For some time I have been aware of my complications in sympathizing with others about death. It is difficult for me to refer to death as a loss, as in: I'm sorry for your loss. I never know what to say. "Oh." I had to train myself to apologize at the mention of a loss of a loved one, a pet, a distant relative. I was never comfortable receiving the same apologies, and I'm still not. Prolonged mourning or denial also makes me uncomfortable; euphemisms for death seem strange. Is it prettier or kinder for someone to pass on or away? Is death not kind? I don't want to tart it up--to pretend death is something other than what it is. I don't wish to lessen its impact, or absolve my own fear of the unknown.

Once, I was fascinated by car accidents. I thought I was prepared to die. I wasn't suicidal; I didn't have a particular death wish; probably these thoughts were how I processed the last summit before my father's slow decline. At the time, I thought I had freed myself of the fear of what comes next, and should death come to me, I would go willingly. I wanted to know what everything was like. By rejecting youthful invincibility and instead embracing mortality, I believed I somehow achieved a connection to the elusive infinite.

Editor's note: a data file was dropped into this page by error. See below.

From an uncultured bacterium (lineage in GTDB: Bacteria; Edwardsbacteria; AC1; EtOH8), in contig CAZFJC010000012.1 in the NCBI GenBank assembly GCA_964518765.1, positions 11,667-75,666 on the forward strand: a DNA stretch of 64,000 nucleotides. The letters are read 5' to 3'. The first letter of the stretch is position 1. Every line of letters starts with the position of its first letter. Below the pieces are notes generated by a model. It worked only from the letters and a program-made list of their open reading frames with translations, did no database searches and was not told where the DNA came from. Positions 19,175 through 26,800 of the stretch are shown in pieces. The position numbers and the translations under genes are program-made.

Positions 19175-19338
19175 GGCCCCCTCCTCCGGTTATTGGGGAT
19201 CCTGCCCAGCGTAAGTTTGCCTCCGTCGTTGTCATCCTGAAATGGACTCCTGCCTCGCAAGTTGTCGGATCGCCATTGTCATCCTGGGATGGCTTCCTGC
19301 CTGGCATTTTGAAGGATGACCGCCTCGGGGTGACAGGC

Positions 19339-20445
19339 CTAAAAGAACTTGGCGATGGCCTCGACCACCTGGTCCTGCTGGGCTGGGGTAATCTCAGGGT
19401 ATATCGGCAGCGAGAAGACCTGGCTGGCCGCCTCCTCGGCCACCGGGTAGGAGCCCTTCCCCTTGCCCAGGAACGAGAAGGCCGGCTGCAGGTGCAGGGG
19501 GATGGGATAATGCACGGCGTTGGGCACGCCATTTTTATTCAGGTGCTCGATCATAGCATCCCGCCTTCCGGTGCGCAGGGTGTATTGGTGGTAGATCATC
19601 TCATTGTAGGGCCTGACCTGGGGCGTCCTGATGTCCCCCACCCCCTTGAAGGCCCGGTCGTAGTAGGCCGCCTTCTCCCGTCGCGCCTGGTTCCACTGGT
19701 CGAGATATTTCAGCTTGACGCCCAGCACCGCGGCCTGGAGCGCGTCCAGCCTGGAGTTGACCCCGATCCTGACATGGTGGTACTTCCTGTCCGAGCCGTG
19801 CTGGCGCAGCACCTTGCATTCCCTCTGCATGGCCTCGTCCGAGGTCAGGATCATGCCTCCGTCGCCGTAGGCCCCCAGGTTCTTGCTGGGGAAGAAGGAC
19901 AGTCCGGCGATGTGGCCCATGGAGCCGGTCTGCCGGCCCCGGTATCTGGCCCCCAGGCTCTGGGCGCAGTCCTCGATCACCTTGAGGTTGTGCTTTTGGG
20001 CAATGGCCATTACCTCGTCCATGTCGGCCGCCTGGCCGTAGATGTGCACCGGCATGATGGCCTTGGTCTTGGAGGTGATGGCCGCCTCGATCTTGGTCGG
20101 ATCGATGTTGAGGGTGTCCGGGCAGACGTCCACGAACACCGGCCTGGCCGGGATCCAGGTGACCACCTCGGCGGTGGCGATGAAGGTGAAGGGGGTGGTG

But I had no concept of the future--or I recognized that my concept of the future was so far from the likely reality that I would rather face death than give up the ghost of the great hereafter.

These days, I do not fear death, but I do not welcome it either. The more I grow into myself, the less I spend late-nights contemplating my insignificant position in the universe. The more love I receive and project, the more I wonder what life is like, and I am not as concerned about the mysteries of death.